The council leaders and most councillors don’t want a metro mayor, but they recognise there is no option in order to cash in on an £8 billion devolution deal. Don’t be fooled into thinking they will quietly accept a mayor. They won’t.

We are now faced with the surreal possibility that the Labour party, odds on favourites to win the metro mayor election, may only be able to find one candidate prepared to run – step forward MEP Siôn Simon whose impeccable connections to the top of the party surely make it a certainty he will be the candidate even if other people come forward before the close of nominations this Friday.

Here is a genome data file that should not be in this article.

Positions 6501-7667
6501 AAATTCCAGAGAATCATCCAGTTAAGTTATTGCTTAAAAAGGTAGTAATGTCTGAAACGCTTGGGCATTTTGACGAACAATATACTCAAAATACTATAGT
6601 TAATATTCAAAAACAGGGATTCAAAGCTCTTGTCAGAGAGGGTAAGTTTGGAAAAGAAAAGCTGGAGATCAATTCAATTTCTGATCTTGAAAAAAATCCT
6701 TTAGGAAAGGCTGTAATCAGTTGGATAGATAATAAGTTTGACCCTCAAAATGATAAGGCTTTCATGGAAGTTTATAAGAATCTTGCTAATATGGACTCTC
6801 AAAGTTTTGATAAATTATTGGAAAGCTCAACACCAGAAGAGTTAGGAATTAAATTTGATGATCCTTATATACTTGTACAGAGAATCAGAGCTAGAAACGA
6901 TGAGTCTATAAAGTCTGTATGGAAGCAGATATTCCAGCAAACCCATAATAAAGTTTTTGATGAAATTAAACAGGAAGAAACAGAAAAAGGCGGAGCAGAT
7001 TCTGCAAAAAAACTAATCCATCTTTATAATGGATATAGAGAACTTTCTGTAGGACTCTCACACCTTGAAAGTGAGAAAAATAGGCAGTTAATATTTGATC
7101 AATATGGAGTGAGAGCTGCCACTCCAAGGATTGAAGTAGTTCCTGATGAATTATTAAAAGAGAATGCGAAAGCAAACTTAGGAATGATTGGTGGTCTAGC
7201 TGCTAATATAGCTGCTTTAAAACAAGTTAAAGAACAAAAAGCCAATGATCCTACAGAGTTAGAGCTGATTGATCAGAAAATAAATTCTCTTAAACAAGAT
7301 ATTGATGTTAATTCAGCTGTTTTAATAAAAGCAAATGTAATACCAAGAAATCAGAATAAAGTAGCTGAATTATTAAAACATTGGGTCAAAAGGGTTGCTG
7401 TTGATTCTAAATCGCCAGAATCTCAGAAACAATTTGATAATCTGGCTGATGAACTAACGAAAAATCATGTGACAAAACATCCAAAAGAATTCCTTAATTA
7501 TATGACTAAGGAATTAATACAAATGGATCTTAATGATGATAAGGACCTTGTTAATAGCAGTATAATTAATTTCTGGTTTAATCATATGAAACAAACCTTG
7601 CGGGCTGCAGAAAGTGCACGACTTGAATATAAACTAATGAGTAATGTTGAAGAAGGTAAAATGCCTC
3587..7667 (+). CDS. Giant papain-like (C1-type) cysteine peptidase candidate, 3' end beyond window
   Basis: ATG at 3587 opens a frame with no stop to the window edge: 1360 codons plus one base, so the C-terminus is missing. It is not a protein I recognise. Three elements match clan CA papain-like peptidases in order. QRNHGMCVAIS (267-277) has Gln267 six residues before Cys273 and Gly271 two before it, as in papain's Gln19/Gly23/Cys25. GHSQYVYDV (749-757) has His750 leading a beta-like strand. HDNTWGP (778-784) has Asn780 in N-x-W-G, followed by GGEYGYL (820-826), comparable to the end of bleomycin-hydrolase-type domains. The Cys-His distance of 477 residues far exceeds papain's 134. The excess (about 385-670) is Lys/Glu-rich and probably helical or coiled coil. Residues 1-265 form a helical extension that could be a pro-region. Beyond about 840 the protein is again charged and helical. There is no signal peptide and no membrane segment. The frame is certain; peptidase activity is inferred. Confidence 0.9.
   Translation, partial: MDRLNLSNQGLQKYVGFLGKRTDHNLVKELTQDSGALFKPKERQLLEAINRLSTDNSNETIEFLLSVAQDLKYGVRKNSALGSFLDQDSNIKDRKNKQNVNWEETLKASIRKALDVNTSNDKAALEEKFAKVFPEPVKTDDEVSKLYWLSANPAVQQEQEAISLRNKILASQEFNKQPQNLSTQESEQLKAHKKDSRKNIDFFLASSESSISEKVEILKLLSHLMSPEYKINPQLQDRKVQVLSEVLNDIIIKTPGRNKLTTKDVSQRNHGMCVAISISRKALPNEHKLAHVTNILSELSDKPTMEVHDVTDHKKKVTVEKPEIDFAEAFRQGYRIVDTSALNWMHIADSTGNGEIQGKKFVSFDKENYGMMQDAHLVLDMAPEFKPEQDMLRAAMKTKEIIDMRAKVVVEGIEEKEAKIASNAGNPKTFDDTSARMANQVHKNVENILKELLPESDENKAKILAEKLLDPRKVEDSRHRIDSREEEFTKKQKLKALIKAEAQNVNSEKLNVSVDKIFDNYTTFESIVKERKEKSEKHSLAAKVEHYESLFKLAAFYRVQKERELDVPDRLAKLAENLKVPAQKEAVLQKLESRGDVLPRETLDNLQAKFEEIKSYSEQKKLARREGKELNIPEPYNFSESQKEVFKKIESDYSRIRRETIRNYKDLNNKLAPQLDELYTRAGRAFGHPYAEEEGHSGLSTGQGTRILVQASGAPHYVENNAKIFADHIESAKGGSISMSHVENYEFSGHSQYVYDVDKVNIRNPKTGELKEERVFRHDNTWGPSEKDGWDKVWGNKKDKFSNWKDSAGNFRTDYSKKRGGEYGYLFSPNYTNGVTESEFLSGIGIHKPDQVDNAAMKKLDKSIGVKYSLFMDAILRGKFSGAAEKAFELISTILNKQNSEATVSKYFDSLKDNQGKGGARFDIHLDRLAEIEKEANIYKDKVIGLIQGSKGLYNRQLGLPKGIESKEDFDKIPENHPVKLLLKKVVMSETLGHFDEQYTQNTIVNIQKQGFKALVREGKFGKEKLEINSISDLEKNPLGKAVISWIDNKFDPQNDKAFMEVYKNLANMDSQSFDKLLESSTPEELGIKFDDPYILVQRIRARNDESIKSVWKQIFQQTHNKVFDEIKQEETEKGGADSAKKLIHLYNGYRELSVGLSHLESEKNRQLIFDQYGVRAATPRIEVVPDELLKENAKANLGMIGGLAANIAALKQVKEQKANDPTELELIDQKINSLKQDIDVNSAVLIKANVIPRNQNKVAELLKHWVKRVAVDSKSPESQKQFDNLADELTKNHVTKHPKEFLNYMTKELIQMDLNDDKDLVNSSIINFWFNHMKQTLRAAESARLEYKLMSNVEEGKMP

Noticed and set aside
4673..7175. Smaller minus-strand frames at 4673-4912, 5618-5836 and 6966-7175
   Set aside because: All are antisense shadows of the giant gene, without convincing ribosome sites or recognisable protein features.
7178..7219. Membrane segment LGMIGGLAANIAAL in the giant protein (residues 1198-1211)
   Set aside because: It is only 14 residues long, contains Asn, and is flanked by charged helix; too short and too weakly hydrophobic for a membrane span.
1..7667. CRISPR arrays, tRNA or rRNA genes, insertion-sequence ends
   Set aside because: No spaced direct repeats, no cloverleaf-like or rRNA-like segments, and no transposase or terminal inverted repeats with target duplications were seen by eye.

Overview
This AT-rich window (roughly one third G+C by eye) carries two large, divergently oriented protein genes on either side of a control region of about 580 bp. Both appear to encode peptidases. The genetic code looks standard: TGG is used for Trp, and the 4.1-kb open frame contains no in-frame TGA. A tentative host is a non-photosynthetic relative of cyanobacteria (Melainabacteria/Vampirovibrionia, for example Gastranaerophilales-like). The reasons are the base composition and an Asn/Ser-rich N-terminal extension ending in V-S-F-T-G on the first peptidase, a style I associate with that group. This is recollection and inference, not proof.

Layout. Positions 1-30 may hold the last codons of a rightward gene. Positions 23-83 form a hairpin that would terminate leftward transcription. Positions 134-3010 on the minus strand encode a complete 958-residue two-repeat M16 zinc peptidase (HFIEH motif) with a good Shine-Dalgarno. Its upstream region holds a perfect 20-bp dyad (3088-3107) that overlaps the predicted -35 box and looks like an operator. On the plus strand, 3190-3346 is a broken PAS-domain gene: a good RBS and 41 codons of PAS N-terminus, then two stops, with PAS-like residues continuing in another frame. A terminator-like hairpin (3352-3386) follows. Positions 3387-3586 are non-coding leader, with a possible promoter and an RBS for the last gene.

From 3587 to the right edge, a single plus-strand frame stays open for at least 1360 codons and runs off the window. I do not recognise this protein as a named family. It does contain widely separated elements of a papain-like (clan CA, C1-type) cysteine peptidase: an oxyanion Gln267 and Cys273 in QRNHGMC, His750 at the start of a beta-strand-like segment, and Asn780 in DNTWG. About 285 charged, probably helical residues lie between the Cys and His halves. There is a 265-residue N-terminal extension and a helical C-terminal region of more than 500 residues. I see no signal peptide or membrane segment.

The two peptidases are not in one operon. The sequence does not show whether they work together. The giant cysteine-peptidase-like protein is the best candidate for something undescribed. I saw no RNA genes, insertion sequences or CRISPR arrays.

It is unthinkable that Labour will approve a shortlist of one candidate – a white, middle aged male. Isn’t it a matter of fairness under the party’s diversity rules that members are at least given the chance to back a BME and/or a woman candidate?

What does Mr Simon stand for? It is impossible to answer this question because he has been unwilling to mount any type of public campaign. It’s been an open secret for a year or more that the former Erdington MP would put himself forward for selection, and indeed he did so yesterday, but we are still no nearer knowing his views on the big issues facing the West Midlands.

At the start of the year he sought to play down speculation about his future by proclaiming it was all too early to talk about the metro mayor election. As for launching a campaign now, he says he is far too busy concentrating on the EU referendum to even think about being mayor.